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What is the fastest most energy efficient way to evaporate seawater on a small scale and collect the salt that reminds? Answered

I tried standard sun evaporation in trays (1 gallon) and it takes far too long (not to mention all the debris that collects in the water during the evaporation process). Heating it over the stove uses too much energy. I am thinking a solar fan / heat combination. Your thoughts? (Note: The goal is to collect the sea salt.)



7 years ago

Buy a solar still like this:

For 60$ you could get 1,5 liters/day of clear water with standard procedures.

I know that the price should be lowered a lot for third world consumption, but at least it is a product that works!


In Hawai'i its done on a rock bowl shape for the white salt or right in the Red Dirt for the red salt. Google around

The sun, exactly but as water is 'clear' a method of having a flat try, with a dark bottom, covered with glass to trap the reflected light, but with air moving between them (like you say with a fan) to evaporate the water. A fresnel lense or solar death ray could concentrate the sun into a piping hot insta-boil solution for small quantities at a time.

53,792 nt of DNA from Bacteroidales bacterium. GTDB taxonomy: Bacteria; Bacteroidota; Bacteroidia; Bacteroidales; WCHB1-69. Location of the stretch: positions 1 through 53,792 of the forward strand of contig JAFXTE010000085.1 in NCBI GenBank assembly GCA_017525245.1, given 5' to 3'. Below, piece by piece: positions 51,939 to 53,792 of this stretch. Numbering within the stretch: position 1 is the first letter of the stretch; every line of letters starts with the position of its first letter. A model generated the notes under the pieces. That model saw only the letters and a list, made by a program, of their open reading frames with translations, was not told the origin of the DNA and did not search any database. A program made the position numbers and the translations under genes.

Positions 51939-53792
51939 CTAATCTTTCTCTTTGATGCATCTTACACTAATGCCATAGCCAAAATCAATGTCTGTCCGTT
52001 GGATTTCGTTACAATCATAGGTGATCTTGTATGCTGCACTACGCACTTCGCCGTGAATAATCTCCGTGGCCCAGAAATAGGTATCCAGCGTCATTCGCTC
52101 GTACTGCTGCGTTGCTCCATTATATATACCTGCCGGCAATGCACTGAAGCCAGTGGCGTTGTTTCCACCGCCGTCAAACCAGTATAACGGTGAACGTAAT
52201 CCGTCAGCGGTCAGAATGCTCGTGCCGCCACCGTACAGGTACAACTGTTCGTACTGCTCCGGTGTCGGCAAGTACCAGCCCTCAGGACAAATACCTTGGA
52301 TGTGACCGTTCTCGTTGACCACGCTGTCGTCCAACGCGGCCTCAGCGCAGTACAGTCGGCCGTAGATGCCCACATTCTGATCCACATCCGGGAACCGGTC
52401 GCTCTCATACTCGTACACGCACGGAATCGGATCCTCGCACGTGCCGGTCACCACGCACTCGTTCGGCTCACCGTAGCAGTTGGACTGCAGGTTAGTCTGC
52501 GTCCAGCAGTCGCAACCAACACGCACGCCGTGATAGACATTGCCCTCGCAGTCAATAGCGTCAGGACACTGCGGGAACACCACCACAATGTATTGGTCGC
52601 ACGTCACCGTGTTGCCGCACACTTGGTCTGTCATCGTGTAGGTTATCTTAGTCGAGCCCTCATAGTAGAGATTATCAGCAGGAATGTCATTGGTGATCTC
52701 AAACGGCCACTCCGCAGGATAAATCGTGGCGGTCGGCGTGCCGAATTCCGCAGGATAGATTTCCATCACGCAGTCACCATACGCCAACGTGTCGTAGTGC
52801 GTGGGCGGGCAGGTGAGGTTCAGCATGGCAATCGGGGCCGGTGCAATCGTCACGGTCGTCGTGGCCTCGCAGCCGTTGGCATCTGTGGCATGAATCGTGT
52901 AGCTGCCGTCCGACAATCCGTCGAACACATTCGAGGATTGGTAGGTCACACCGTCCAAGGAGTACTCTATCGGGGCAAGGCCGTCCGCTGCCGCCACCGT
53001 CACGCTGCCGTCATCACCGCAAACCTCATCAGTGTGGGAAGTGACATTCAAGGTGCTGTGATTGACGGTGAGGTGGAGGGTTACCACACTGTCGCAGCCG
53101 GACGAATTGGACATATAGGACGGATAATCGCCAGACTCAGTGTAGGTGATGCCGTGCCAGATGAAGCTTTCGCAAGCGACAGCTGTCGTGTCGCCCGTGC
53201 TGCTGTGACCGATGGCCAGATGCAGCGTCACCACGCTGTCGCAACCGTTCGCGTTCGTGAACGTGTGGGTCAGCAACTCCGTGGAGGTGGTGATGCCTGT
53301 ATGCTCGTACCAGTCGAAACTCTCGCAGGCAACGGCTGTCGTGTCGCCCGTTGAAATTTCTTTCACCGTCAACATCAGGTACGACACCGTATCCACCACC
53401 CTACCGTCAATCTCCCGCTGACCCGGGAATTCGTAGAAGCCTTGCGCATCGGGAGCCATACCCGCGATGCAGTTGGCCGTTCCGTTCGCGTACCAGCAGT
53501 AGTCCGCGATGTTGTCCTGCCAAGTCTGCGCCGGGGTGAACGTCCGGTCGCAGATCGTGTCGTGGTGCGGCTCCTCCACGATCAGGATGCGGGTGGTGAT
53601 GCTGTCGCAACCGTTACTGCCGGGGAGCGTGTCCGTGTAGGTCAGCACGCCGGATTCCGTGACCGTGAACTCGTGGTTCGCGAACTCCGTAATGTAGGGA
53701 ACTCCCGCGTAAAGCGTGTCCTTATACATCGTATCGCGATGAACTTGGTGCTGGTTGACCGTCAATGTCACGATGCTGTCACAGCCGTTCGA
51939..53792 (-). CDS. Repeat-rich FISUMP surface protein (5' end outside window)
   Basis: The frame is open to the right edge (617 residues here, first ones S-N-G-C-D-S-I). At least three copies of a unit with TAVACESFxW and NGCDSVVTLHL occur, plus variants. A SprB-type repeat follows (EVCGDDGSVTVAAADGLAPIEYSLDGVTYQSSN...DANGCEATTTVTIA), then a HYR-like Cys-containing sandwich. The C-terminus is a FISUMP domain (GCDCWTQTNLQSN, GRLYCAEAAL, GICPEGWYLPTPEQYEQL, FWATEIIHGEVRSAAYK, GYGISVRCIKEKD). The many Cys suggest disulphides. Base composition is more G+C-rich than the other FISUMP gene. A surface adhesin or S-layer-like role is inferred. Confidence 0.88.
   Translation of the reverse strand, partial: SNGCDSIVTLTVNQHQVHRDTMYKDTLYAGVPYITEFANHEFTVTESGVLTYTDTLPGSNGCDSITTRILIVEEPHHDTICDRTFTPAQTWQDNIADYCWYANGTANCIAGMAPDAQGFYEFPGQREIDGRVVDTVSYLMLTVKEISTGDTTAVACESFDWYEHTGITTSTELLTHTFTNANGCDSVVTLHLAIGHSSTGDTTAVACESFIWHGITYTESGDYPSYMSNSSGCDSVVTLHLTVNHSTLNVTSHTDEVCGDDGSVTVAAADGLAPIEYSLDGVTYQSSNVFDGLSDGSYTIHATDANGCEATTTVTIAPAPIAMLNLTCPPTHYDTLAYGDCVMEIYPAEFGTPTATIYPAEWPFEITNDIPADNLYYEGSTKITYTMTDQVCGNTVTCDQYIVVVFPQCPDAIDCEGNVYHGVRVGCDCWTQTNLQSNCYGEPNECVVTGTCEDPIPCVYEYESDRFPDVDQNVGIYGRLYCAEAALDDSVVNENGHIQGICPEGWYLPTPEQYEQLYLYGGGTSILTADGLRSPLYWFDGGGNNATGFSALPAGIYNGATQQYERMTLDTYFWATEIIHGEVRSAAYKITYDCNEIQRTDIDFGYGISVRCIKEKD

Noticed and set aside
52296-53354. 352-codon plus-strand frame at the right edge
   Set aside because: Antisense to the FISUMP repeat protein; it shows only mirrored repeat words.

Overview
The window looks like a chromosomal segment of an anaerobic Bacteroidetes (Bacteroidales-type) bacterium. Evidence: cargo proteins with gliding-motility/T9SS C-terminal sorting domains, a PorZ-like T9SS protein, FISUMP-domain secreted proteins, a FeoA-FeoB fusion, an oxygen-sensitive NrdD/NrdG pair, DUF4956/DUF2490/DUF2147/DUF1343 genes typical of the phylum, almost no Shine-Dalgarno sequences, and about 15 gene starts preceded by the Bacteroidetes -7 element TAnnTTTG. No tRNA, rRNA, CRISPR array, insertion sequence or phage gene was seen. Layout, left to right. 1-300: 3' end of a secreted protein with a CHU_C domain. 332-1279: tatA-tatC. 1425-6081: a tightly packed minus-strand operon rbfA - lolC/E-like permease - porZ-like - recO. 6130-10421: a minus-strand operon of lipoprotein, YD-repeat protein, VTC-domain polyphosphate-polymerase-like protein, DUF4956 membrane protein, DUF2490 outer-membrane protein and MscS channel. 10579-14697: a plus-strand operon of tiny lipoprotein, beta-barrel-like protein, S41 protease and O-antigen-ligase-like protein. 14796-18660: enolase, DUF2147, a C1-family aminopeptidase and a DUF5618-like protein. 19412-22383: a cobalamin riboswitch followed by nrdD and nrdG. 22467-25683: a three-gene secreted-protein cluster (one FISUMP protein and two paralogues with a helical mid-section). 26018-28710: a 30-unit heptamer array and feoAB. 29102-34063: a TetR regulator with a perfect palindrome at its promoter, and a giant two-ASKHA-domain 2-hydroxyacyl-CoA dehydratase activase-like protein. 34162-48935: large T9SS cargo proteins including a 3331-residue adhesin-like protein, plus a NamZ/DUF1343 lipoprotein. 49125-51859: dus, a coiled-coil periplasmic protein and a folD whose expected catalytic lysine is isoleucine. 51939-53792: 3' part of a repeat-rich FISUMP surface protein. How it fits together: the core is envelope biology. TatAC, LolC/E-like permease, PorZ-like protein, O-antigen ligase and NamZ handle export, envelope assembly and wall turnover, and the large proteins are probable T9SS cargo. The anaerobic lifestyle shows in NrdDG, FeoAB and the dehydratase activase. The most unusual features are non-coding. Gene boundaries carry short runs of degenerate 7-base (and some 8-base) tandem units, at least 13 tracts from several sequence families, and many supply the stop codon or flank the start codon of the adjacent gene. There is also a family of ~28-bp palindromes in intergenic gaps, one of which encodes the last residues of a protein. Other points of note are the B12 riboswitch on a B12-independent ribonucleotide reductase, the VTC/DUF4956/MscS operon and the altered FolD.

If you cover it with glass, the water will condense and go back into the solution, but I like that idea. Try a solar still. Those are made to trap heat and evaporate water efficiently while separating the water.

I would leave out the fan-it's going to cool the sea water off and reduce evaporation. After concentrating the salt, I'd boil off the rest by putting it in the oven so that the bottom of the pan doesn't get hot enough to scorch-probably when cooking something else so as not to 'waste' any power : ) Or, you could use the wicking effect, but I'd use something very clean and thin with a fan on it, then wring out the concentrate or carefully scrape the crystals off the edge.

just if the container is covered, the water will re-condense back into solution - it would only need to be a small fan, like gpu fan size (5cm) running on far less than a watt to ensure fresh air flow.

Suspend over the tray a piece black cloth folded into many layers, with the bottom edge lying inside the tray. Evaporation will take place quickly on the large surface area of the cloth, and capillary action will draw up new seawater to replace it.